Ford Motor Co, the most profitable US carmaker, heads into contract talks with the United Auto Workers next week in the worst position among the companies.
Because Ford didn't take a government bailout, it lacks two weapons rivals have: binding arbitration and a ban on strikes.
As part of US-backed bankruptcies in 2009, workers at General Motors Co and Chrysler Group LLC agreed not to strike over wages and benefits during these contract talks and to take unsettled disputes from the bargaining table to arbitration. Workers at Ford went against the wishes of union leaders and rejected the strike ban and arbitration, so Ford is the only US automaker that faces the threat of a strike.
"There's no doubt that Ford would be better off if they had binding arbitration," said Kristin Dziczek, a labor analyst at the Centre for Automotive Research in Ann Arbor, Michigan. "Ratifying a deal at Ford is a bit more dicey than the other two because they've proven they'll turn down an agreement."
The union usually picks one automaker to create a deal it uses as a template with the other two. This pattern bargaining has kept wages and benefits close to parity among the three automakers, which now employ about 113,000 US hourly workers.
This time, the parity could be disrupted: With Dearborn, Michigan-based Ford earning $9.3 billion (Dh34.16 billion) in the last two years, workers there may hesitate to accept an agreement crafted at GM or Chrysler or by an arbitrator for those companies.
"If either GM or Chrysler went to arbitration, the real question would then be whether the UAW could live with that agreement at Ford," said Joel Cutcher-Gershenfeld, dean of the School of Labour and Employment Relations at the University of Illinois at Urbana-Champaign. "It won't go to a strike at GM or Chrysler, so it really puts Ford in a very difficult circumstance."
UAW President Bob King said the union's legal staff "is focusing on the arbitration process because we have a responsibility to be prepared." That's not an option the union intends to invoke, he added.
"We don't expect or want to go to arbitration," King said in an e-mailed statement. "We're focused on getting good contracts for our members."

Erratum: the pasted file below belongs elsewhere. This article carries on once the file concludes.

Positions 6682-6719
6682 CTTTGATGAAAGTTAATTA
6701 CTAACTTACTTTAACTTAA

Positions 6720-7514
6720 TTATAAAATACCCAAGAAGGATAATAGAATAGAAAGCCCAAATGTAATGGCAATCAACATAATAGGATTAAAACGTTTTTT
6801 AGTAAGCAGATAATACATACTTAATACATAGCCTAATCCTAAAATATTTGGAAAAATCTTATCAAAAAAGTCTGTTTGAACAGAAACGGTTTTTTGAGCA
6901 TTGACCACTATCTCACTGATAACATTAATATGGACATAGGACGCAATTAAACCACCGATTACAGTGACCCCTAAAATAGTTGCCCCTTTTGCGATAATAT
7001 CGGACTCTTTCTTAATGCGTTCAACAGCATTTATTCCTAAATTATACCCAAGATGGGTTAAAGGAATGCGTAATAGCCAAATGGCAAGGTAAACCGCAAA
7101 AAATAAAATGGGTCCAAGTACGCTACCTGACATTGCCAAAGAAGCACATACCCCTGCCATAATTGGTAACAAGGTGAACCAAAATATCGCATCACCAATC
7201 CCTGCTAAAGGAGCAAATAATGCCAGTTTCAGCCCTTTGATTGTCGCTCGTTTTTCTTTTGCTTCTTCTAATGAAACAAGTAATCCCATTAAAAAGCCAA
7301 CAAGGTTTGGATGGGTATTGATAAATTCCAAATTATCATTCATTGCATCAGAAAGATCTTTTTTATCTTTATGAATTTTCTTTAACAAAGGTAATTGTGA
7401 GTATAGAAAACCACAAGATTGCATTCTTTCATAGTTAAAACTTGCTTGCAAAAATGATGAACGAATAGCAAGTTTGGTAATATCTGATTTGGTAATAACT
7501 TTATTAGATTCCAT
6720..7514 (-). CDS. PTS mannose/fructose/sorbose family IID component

At Ford, UAW members are focused on getting back what they gave up. King has said workers must be rewarded for the $7,000 to $30,000 in concessions they each gave since 2005 to help the US automakers survive.
"The average worker on the factory floor is saying, ‘I want my Christmas bonus back and I want my cost of living increase back'," said Brian Pannebecker, a hoist operator at Ford's axle plant in Sterling Heights, Michigan. "Ford should take the lead role in talks because we not negotiating from a position of weakness."
Ford rewarded Chief Executive Officer Alan Mulally in March with $56.6 million in stock for leading the automaker's turnaround. In addition, his 2010 compensation rose 48 per cent to $26.5 million. King has called Mulally's stock award "morally wrong" and "outrageous."
Ford declined to elaborate on the lack of a no-strike clause.
"We have a strong relationship with the UAW," John Stoll, a Ford spokesman, said in an e-mail. "We have a history of working collaboratively together to find solutions to critical issues and we look forward to our discussions with them."
The threat of a strike at Ford gives the union more strength at the bargaining table. Not having that weapon at GM and Chrysler will make those talks more challenging, UAW GM vice-president Joe Ashton said.
If GM and Chrysler take the lead and go to binding arbitration, their workers will not get to vote. Ford's 41,000 hourly workers would still have a ratification vote. In 2009, more than 70 per cent of Ford workers rejected a second round of concessions that included the strike ban, which King had endorsed. "The Ford membership not being where the UAW leadership is could really screw things up," Dziczek said.
While Ford workers want to recover what they lost, the automaker still says it needs to lower its labour costs.
From / Gulf News